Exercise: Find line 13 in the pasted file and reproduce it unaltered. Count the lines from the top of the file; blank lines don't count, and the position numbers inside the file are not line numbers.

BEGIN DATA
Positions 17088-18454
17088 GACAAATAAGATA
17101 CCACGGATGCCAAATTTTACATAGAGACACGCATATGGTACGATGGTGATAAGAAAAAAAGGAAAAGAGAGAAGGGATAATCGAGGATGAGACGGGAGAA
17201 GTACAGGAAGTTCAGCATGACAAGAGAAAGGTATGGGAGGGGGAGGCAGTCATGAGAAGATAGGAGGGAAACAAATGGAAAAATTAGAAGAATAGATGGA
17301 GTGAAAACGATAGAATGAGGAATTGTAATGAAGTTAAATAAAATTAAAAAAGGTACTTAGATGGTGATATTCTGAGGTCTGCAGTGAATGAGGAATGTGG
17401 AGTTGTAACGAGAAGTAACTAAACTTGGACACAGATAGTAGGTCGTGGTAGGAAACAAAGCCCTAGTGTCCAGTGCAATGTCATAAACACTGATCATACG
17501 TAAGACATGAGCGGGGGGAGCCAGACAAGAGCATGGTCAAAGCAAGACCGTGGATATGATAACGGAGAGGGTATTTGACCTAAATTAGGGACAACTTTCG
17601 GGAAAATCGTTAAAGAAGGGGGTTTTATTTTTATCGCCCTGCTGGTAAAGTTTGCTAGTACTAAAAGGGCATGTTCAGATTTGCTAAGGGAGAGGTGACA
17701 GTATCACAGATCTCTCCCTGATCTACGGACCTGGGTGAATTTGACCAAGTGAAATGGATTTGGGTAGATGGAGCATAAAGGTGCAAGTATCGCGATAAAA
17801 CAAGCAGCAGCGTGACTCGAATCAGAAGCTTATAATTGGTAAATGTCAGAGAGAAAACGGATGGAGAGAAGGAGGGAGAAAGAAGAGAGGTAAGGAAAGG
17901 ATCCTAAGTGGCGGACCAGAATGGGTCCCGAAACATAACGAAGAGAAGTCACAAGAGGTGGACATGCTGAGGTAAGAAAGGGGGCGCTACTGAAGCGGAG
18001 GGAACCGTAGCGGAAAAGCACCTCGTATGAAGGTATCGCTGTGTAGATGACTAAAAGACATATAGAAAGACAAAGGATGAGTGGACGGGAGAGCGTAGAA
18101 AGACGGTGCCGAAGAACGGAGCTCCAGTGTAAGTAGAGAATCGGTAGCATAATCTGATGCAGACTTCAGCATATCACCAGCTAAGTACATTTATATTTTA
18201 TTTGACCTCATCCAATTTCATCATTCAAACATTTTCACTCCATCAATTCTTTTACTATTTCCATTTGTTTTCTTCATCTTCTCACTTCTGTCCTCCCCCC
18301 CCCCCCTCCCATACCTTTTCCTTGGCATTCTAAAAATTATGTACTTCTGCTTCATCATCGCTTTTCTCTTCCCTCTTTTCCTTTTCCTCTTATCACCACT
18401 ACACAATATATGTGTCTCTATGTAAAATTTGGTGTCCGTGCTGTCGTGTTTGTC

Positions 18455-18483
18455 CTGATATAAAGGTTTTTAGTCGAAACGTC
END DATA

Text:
18101 AGACGGTGCCGAAGAACGGAGCTCCAGTGTAAGTAGAGAATCGGTAGCATAATCTGATGCAGACTTCAGCATATCACCAGCTAAGTACATTTATATTTTA